Tuesday, July 16, 2019

50

Yesterday

50 years ago today, the "moonshot" was launched. My grandfather and father both contributed to the Apollo 11 mission, which remains a unique and shining moment in human history.


50 years ago today, I was born.

At the time I was born, America still had a telephone monopoly. Telephones had rotary dials. Microwave ovens did not exist. VCRs had not been invented, and there were only 3 major TV networks. No cable TV. FM Radio was just about to displace AM as the preferred listening system. Computers were the size of entire rooms, if not buildings, and were only owned by governments or corporations. A new TV show called "Sesame Street" was about to debut.

Shortly after I was born, Richard Nixon signed the "Economic Stabilization Act of 1970", which allowed the government of the United States to control prices, rents, wages, salaries, and more -- a level of government interference (by Republicans, no less!) that is nearly unimaginable today. My father worked for the Cost of Living Council, which was the agency that handled this policy. That agency was headed by Donald Rumsfeld.

The early 70s were also when the Ecology movement in the USA started. The federal government passed many critical bills aimed at cleaning up our nation's air, water, and soil.

I saw my first computer when I was in 2nd grade, and we had our first home computer (an Apple ][+) about 2 years after that. I grew up with computers, and I have watched them shrink, multiply, and embed themselves in all facets of our lives.

When I think about that span of time and all those changes, I try to keep some perspective. 50 years from when I was born was 1919. The world and lifestyle of 1969 was greatly removed from that of 1919, far more than 1969 is from 2019.

Technology has advanced. Jets are bigger, cheaper, and faster...though the Concorde no longer flies, and was the fastest of all. Computers are everywhere, too numerous and cheap to count. Nearly every modern convenience has become less expensive and more commonplace. I take too much of it for granted, even as I marvel at the latest gear.

Unfortunately, that kind of progress has not extended to taking care of the environment. The end of the 1970s oil shocks led directly to the Big 80s and the return of gas-guzzling cars and the creation of the SUV. The near-disaster at Three Mile Island and the actual disasters at Chernobyl and Fukushima put the world off nuclear power, though countless other disasters at places like the Deepwater Horizon should remind us of the slow death and damage caused by fossil fuels.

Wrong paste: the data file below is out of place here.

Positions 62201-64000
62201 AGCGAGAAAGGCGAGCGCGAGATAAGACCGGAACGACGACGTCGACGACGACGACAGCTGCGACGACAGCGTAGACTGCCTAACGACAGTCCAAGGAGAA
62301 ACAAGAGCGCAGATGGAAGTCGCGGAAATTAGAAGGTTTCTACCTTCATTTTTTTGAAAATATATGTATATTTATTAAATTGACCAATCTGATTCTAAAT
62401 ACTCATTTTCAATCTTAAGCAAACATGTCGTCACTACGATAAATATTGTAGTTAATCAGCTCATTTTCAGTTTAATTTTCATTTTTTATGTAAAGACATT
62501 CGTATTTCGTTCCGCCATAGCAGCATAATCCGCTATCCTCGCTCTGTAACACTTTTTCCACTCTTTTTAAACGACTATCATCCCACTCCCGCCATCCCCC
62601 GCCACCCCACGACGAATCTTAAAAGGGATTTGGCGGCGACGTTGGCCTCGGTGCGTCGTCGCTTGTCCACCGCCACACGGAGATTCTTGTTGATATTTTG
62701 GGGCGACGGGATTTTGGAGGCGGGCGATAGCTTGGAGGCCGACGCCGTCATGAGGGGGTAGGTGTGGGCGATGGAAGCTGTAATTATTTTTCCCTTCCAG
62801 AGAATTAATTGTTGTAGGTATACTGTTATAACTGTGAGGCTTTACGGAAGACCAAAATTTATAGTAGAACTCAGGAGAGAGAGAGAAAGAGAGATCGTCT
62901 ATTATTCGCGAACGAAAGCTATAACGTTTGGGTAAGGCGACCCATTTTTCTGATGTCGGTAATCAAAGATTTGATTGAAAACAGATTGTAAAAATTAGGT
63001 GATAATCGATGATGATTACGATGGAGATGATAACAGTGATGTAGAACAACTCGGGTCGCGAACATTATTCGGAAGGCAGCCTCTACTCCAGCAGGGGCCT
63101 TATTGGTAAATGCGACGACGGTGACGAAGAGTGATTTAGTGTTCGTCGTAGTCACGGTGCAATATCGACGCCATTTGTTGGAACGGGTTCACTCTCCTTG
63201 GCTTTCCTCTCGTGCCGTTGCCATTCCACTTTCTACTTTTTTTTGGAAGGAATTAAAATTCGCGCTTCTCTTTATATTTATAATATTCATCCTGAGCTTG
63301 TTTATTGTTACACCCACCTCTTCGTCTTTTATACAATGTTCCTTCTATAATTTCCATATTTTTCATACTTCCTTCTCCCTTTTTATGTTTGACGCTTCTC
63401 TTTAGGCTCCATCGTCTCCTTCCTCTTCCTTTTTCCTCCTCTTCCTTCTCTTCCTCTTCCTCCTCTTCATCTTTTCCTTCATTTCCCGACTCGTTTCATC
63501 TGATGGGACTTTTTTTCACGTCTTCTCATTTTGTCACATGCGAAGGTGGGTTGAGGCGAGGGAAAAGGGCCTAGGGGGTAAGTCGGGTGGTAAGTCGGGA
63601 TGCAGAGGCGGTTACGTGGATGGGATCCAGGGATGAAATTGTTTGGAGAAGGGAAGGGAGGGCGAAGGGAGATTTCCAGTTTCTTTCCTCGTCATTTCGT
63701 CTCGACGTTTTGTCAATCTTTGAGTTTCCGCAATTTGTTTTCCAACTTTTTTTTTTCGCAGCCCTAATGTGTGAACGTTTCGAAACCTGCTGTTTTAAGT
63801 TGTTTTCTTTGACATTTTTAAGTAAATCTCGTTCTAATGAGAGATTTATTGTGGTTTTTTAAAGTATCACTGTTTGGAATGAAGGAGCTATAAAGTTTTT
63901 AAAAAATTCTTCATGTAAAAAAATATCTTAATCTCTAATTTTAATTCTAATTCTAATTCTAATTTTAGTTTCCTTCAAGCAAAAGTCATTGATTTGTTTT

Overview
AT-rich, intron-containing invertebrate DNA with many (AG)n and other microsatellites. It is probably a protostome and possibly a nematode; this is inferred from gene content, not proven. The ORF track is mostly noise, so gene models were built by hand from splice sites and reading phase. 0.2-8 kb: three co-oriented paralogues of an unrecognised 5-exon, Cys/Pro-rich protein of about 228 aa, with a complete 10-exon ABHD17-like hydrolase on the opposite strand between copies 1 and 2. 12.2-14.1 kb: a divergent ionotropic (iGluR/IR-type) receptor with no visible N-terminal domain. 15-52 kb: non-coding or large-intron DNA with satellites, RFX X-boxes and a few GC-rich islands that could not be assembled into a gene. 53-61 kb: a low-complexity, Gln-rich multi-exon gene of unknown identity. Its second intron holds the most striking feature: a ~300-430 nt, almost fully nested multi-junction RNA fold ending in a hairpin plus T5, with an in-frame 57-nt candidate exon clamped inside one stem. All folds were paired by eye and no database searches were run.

When I was born, the global population was a mere 3.6 billion. It is closer to 7.7 billion now. It is hard to imagine any aspect of our lives changing until there is no alternative. Even then, it will take time.

I have seen a lot. I have a hard time imagining what the next 50 years will look like. I hope I get to see some of it.

Today

I am 50 years old. Not that long ago, it wasn't all that clear I would even make it this far. Every day is a gift. I am trying to see it less as a marker and more as a victory or achievement.

Look around you at the things in your life. Find one that's been with you a long time. What kind of shape is it in? Faded? Scratched? Dinged? Broken? Repaired? Worn? Obsolete? In need of repair?

If you're lucky, despite (or perhaps because of) all that, you still love it. You've at least kept it around, out of inertia or fear, if not love and affection.

Our lives are like that. Contrary to much philosophy, we are our bodies -- we cannot and do not exist without them. Those bodies are physical objects, subject to the humiliations of aging and entropy. There is no escape.

I am lucky. I am still in relatively good shape in every sense. Though I can -- and sadly, do -- enumerate my many flaws and think about what I have lost, and what I could save or gain. I weigh all this against simply enjoying life and being grateful for the bounty I do have. I still have enough -- enough vision, hearing, voice, hair, and on good days, some wit and humor.

50. I sigh and shift in my seat, various parts aching. It has been a challenging year, more challenging than the previous one. I have wrestled with after-effects and the inevitable "well, now what?" as parts of my life have changed and continue to change. Nothing lasts forever.

I consider my life at present. This milestone is intersecting with a few others. Things are in motion, like it or not. But motion and change are the stuff of life, and lack of those things is death.

My wife tells me I should celebrate. It is better than the alternative, in every way. Better than mourning. Better than not turning 50.

If there is one benefit to getting older, it is a growing awareness of my own capabilities and how much things are worth to me. I know what is out of reach, and what could be in reach if I were willing to pay the price. I think I know what is important to me. That is significant.

Some years ago, my friend Stan captioned a photo of me with a quote that said something like "blessed is he who has won understanding of the nature of things". Back then, I definitely didn't deserve such attribution. I still aspire to be worthy of it.

Tomorrow

There is still so much to do, and that includes some doing nothing. I am working on music and writing. New projects. Trying to spend time with friends. The last year was a stark and sobering reminder to enjoy the people around me before we move on. 

I have planned carefully for the future, and now I am working to make sure I enjoy life a little more in case that future fails to arrive for whatever reason. 

I expect a few changes in the next year. A new job, for one (I'm looking, so please keep an eye out for me). I look forward to the adventure. Thank you for being here with me.